Opinion | Free Speech and the Necessity of Discomfort – 2/22/18 – by Brett Stephens – NYT

This is the text of a lecture delivered at the University of Michigan on Tuesday. The speech was sponsored by Wallace House.

“I’d like to express my appreciation for Lynette Clemetson and her team at Knight-Wallace for hosting me in Ann Arbor today. It’s a great honor. I think of Knight-Wallace as a citadel of American journalism. And, Lord knows, we need a few citadels, because journalism today is a profession under several sieges.

To name a few:

There is the economic siege, particularly the collapse of traditional revenue streams, which has undermined the ability of scores of news organizations to remain financially healthy and invest in the kind of in-depth investigative, enterprise, local and foreign reporting this country so desperately needs.

There is a cultural siege, as exemplified by the fact that a growing number of Americans seem to think that if something is reported in the so-called mainstream media, it is ipso facto untrue.”

David Lindsay:   “Excellent piece. I applaud it. I also recommended the two top comments, which reflect my concerns, as someone who wrote to the NYT complaining that Amy Chosick was on occassion unfair to Hillary Clinton, and appeared to hate her. Chosick has written a book, where she has admitted to her distaste for Hillary’s aloofness.

Lynn
New YorkFeb. 22
“Some readers, for example, still resent The Times for some of the unflattering coverage of Hillary Clinton throughout the campaign, as if the paper’s patriotic duty was to write fluff pieces about her in order to smooth her way to high office.”

No, we resent you for not doing what you so righteously claim to do. We resent you for not covering Hillary Clinton’s daily, substantive, issue-oriented responses to voters’ serious questions, and instead shallow email email email.

It even went so far that when your reporter, Amy Chozik, wrote about the book of policies Clinton and Kaine put together, all Chozik described were book sales.

The 2016 election was a perfect case study: a serious, policy-wonk candidate who devoted time to talk with a wide-range of stakeholders and to put together serious proposals to address a wide range of problems vs a candidate whose “policy” was to say “you’re really going to like it, believe me” or to claim “cheaper better” health care with no further details.

The serious policy proposals were ignored, the candidate who proposed them rejected as a poor politician, because details are boring and slogans are catchy.

And, after such shallow campaign reporting, you complain that readers aren’t interested in long-form journalism. We did not want “fluff”–which is what we got (and polls)–what we wanted was long-form journalism. The Times’ campaign coverage was sound-bites, personalities, and polls, and, of course, emails. Do better next time.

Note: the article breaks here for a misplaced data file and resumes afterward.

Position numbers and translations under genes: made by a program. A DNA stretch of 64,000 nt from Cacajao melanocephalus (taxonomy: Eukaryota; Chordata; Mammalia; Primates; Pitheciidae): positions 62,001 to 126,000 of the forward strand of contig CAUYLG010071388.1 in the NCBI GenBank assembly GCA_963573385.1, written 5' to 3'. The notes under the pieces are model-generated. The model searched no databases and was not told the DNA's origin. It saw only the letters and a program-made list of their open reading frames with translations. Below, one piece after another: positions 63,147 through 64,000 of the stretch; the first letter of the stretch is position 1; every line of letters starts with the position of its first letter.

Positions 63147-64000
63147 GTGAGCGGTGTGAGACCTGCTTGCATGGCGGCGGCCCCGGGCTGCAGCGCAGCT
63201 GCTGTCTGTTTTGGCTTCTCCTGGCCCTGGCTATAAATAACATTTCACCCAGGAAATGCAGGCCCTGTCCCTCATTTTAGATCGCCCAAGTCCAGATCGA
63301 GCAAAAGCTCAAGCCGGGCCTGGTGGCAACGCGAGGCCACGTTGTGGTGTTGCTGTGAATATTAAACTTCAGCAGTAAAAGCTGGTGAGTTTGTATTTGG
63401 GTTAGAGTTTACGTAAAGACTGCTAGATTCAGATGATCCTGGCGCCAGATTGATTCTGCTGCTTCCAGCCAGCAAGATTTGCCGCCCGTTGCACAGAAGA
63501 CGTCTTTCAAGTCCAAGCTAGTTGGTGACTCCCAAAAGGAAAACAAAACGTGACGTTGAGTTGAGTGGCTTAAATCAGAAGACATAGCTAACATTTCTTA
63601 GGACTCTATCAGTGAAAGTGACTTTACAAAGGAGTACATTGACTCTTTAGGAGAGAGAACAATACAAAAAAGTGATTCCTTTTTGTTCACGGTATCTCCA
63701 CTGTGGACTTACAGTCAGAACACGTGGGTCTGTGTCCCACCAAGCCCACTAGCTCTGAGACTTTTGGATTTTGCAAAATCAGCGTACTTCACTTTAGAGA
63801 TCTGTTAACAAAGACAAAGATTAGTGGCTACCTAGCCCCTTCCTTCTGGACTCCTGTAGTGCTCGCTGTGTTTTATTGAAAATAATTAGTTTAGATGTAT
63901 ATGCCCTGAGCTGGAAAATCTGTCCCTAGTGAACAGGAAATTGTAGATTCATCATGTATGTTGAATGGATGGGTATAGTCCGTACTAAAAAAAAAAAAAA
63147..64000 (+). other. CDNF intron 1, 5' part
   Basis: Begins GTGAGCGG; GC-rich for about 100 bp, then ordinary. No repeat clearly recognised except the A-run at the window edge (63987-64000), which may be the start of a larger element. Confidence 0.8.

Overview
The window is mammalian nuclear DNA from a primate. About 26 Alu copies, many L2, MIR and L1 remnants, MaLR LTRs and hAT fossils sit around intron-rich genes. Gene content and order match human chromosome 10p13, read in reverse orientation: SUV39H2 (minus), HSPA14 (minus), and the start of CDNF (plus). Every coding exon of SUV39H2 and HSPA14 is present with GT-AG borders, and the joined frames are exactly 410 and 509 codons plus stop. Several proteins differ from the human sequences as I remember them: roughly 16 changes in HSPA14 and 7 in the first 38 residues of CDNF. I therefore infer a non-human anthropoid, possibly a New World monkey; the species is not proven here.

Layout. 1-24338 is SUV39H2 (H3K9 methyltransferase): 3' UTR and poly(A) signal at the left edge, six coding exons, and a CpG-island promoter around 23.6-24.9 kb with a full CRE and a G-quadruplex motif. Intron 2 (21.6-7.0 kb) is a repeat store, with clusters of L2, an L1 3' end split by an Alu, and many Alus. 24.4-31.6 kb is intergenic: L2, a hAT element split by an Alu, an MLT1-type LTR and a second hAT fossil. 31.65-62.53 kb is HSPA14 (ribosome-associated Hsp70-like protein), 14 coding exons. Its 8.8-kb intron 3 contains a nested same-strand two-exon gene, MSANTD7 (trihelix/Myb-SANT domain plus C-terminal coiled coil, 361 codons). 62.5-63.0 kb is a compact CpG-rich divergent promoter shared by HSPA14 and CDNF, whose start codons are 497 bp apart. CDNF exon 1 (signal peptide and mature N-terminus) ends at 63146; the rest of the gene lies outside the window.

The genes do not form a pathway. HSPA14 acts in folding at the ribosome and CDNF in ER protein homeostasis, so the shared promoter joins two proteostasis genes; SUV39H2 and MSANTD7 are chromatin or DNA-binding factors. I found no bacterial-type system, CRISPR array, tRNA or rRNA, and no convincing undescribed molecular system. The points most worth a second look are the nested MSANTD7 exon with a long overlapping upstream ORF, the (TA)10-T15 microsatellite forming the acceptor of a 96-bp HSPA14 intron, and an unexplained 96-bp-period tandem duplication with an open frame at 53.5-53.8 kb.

13 Replies481 Recommended

Paul-A commented February 22
P
Paul-A
St. Lawrence, NYFeb. 22
Times Pick
While I don’t always agree with Stephens, he’s the most thoughtful of the conservative columnists at the NYTimes; and this piece demonstrates his insightfulness.

However, there’s an important issue that he glosses over in this column. He does note that Rightwing media like Fox, Limbaugh, Beck, the Hill, Breitbart, etc. stopped being “news” outlets a long time ago. But he’s implying that most media on the Left have been following suit, and are drifting almost as far over the edge. This is a false equivalence.

Does he really believe that even the most Lefty media (like MSNBC and Huffington Post) are becoming nearly as bad as Fox and Breitbart?

And he also fails to acknowledge the impact that time adds to the equation: Rightwing media became partisan propaganda 20+ years ago, and their brainwashing/poisoning of our political and journalism discourse has accumulated to be ingrained in 35% of our citizens. The Left’s drift leftward has only been a recent response, in order to try to save our country.

And he also omits discussion of putatively moderate/reasonable Rightwing media, such as the Wall Street Journal (where hs used to work). The WSJ is much more biased than the NYTimes, or even the Washington Post. Yet why didn’t he speak out against that drift when he wrote for them? Why didn’t he decry what Fox et al were doing to “conservative news” over the past decades?

Reasonable conservatives need to come to terms with their silent complicity in what has brought us here.

14 Replies347 Recommended

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